Journal of Medical Oncology and Therapeutics

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Mini Review - Journal of Medical Oncology and Therapeutics (2023) Volume 8, Issue 4

Necrosis - a disruptive form of cell death

Nathan Copling *

Faculty of Dentistry, McGill University, 2001 McGill College Avenue, Montreal, QC, H3A 1G1, Canada

*Corresponding Author:
Nathan Copling
Faculty of Dentistry
McGill University, 2001 McGill College Avenue
Montreal, QC, H3A 1G1, Canada

Received: 27-Jun-2023, Manuscript No. JMOT-23-109768; Editor assigned: 28-Jun-2023, PreQC No. JMOT-23-109768 (PQ); Reviewed: 17-Jul-2023, QC No. JMOT-23-109768; Revised: 19-Jul-2023, Manuscript No. JMOT-23-109768 (R); Published: 29-Jul-2023, DOI: 10.35841/jmot-8.4.155

Citation: Copling N. Necrosis - a disruptive form of cell death. J Med Oncl Ther. 2023;8(4):155

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Cell death is a fundamental biological process that occurs throughout an organism's life cycle. One of the most disruptive forms of cell death is necrosis. Unlike apoptosis, a controlled and programmed cell death that is essential for maintaining tissue homeostasis, necrosis represents a chaotic and unregulated demise of cells. This form of cell death can have severe consequences for the surrounding tissues and has been linked to various pathological conditions. Necrosis is a result of cell injury or damage caused by a myriad of factors, such as infections, toxins, trauma, lack of oxygen (hypoxia), or exposure to extreme temperatures. Unlike apoptosis, necrosis does not follow a predefined and organized pathway. Instead, it occurs abruptly and leads to the rupture of the cell membrane, releasing intracellular content into the surrounding tissue. This uncontrolled release triggers an inflammatory response, further exacerbating the damage [1].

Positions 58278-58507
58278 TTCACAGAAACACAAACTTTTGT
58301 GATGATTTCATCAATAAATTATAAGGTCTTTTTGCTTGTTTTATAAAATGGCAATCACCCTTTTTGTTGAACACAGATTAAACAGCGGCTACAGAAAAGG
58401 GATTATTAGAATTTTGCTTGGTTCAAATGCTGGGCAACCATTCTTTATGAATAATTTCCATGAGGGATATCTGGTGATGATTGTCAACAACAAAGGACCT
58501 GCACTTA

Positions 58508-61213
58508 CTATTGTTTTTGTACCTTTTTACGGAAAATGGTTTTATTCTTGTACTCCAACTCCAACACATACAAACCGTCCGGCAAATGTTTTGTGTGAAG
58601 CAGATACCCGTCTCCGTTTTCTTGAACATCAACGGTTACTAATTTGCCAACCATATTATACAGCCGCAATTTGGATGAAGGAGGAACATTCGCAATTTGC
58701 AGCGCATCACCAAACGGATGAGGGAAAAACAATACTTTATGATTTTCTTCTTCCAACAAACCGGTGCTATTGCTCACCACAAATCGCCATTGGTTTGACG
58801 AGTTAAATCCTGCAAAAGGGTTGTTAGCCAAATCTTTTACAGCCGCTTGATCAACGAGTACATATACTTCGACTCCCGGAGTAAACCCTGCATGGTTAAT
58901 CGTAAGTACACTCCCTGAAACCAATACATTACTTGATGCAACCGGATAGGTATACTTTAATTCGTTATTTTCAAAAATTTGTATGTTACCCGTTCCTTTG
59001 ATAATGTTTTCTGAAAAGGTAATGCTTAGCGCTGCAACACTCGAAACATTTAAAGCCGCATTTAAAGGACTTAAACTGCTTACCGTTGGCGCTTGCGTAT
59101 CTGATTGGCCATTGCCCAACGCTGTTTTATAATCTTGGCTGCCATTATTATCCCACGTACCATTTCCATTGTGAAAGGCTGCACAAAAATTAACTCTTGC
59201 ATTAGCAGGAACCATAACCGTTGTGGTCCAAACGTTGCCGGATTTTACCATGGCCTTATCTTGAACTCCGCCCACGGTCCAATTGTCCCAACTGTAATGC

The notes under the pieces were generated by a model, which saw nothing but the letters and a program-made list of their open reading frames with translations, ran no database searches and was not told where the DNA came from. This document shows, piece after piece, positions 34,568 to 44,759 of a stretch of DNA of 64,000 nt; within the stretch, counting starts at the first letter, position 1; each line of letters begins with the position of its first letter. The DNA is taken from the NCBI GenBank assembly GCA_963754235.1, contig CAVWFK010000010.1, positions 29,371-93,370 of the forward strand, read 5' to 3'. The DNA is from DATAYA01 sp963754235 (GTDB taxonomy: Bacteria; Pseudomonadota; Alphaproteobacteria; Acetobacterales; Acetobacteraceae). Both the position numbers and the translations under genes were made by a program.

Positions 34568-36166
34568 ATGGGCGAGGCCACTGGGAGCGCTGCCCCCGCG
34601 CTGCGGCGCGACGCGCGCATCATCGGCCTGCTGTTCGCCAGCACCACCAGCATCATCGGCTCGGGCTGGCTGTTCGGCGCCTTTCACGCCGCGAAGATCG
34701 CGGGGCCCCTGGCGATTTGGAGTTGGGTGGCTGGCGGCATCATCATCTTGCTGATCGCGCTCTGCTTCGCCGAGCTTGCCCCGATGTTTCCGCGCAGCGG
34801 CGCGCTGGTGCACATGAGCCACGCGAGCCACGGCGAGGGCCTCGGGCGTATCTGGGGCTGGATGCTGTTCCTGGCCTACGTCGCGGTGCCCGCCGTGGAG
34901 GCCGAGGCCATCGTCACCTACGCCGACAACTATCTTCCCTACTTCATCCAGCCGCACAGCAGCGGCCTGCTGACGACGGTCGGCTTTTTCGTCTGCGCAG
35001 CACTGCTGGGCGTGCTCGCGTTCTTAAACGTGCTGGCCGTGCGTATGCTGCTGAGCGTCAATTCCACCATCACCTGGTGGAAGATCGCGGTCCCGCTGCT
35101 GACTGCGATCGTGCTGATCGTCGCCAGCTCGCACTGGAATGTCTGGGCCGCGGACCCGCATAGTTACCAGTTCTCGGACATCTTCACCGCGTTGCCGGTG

Morphologically, necrosis can be identified by certain characteristic features. Under a microscope, necrotic cells appear swollen, with disrupted organelles and a denser cytoplasm. The nucleus often shows changes, such as pyknosis (condensation), karyorrhexis (fragmentation), or karyolysis (dissolution). In some cases, necrosis may lead to the formation of a coagulative necrosis, where the tissue maintains its overall structure but with altered texture and appearance. This form is commonly seen in ischemic conditions, where the lack of oxygen leads to denaturation of proteins, resulting in a coagulation-like appearance of the affected tissue. Often observed in infections, this type of necrosis occurs when enzymes released by immune cells lead to the rapid breakdown of cellular components, creating a liquid, pus-like substance [2].